John Boynton Priestley (September 13, 1894, Bradford, England - August 14, 1984, Stratford-upon-Avon) was a British writer and broadcaster.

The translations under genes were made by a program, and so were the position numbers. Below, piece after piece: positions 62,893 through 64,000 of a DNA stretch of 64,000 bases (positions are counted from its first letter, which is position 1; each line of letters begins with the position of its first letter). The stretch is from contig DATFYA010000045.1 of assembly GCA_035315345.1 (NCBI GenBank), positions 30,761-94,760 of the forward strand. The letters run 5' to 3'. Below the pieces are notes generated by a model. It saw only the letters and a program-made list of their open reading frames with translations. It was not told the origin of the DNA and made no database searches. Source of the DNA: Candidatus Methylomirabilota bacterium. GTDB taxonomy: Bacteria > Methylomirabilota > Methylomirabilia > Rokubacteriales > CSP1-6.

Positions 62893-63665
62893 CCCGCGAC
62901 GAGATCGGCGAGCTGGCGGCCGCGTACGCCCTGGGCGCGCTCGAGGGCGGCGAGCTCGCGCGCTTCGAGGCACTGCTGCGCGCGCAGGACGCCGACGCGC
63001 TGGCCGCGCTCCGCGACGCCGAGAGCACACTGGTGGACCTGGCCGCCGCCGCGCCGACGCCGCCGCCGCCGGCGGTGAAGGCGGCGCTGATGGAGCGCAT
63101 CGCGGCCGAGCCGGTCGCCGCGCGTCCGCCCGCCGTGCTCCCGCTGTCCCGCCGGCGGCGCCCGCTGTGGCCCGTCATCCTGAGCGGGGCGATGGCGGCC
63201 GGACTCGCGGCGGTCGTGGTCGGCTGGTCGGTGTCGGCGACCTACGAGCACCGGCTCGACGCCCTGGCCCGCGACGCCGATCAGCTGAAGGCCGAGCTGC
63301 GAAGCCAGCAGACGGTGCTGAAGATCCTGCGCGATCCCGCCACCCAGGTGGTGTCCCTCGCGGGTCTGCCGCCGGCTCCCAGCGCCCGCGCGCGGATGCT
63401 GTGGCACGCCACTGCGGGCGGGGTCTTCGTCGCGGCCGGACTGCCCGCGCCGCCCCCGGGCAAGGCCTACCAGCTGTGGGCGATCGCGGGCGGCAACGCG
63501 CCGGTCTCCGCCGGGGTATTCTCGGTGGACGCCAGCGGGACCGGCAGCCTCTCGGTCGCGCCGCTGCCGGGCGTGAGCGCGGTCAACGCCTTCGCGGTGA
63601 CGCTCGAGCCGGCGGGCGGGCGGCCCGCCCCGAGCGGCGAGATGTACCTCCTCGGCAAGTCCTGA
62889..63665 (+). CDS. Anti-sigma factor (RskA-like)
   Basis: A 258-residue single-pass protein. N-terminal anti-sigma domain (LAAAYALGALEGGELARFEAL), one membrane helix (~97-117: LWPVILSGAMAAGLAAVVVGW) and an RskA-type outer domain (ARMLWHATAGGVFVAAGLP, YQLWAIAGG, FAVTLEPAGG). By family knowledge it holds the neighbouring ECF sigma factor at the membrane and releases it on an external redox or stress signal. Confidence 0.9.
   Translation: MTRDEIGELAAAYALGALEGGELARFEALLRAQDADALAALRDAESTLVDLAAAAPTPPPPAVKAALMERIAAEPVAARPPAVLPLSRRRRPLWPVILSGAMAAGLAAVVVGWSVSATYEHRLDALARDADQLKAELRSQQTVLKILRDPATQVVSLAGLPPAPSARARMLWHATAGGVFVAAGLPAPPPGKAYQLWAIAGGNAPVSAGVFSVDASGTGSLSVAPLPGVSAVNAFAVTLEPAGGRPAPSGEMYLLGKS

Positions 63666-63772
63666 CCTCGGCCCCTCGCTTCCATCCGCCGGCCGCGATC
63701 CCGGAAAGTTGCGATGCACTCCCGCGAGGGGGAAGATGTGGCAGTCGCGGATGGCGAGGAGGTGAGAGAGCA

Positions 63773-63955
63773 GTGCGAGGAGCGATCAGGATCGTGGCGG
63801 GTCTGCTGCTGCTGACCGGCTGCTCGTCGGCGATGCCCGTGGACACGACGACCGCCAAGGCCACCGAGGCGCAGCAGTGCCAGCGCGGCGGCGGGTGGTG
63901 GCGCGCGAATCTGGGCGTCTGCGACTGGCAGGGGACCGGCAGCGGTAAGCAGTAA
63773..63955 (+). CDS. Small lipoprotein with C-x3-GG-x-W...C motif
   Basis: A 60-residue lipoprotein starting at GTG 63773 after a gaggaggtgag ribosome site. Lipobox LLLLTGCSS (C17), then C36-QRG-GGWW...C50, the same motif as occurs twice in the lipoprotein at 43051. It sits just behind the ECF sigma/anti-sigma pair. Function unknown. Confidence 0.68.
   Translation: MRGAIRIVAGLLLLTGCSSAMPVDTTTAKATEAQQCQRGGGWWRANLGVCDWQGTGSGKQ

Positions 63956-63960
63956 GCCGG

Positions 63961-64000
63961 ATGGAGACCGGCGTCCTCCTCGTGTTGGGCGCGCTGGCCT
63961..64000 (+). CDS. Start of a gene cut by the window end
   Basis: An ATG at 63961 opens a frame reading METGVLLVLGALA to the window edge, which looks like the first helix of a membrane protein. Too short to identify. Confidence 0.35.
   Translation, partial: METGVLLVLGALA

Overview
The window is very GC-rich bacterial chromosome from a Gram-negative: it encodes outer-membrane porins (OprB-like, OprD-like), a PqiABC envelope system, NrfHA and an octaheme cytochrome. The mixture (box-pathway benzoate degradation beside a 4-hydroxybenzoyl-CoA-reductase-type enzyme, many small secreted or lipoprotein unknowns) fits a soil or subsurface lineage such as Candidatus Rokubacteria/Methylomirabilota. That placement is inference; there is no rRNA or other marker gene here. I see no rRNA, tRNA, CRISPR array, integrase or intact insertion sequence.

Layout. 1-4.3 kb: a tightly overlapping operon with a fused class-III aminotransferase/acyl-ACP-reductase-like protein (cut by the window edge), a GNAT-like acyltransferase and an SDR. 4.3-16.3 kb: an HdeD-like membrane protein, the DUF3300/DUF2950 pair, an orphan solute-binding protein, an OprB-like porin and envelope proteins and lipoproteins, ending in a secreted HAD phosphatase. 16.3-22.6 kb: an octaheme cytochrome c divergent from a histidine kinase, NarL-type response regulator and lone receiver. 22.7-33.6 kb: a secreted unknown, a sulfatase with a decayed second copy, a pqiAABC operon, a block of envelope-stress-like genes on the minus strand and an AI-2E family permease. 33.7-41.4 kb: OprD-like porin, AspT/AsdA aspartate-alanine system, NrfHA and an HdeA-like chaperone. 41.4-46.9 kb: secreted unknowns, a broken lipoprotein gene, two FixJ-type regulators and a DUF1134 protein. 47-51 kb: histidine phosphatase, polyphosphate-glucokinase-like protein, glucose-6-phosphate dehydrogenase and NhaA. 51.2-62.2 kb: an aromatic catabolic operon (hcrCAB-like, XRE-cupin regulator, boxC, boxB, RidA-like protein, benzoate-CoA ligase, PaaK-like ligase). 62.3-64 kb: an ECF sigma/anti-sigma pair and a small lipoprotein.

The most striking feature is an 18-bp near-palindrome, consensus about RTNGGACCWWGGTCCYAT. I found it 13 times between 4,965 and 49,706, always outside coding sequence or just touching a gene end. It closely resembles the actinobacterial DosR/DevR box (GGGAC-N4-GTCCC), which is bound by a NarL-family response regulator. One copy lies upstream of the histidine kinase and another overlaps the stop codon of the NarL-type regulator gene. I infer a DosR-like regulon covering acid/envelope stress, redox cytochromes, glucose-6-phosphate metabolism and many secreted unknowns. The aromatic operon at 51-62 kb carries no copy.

Priestley was educated at Cambridge University, and by the age of thirty had established a reputation as a humorous writer and critic. His first major success came with a novel, The Good Companions (1929), but he became better known as a dramatist. Without doubt, his best-known play is An Inspector Calls (1946). His novel Angel Pavement (1930) further established him as a successful popular novelist, but his plays are more varied in tone, several being influenced by Brown's theory of time, which plays a part in the plots of Dangerous Corner (1932) and Time and the Conways (1937). He married the archaeologist Jacquetta Hawkes, with whom he co-wrote some minor works.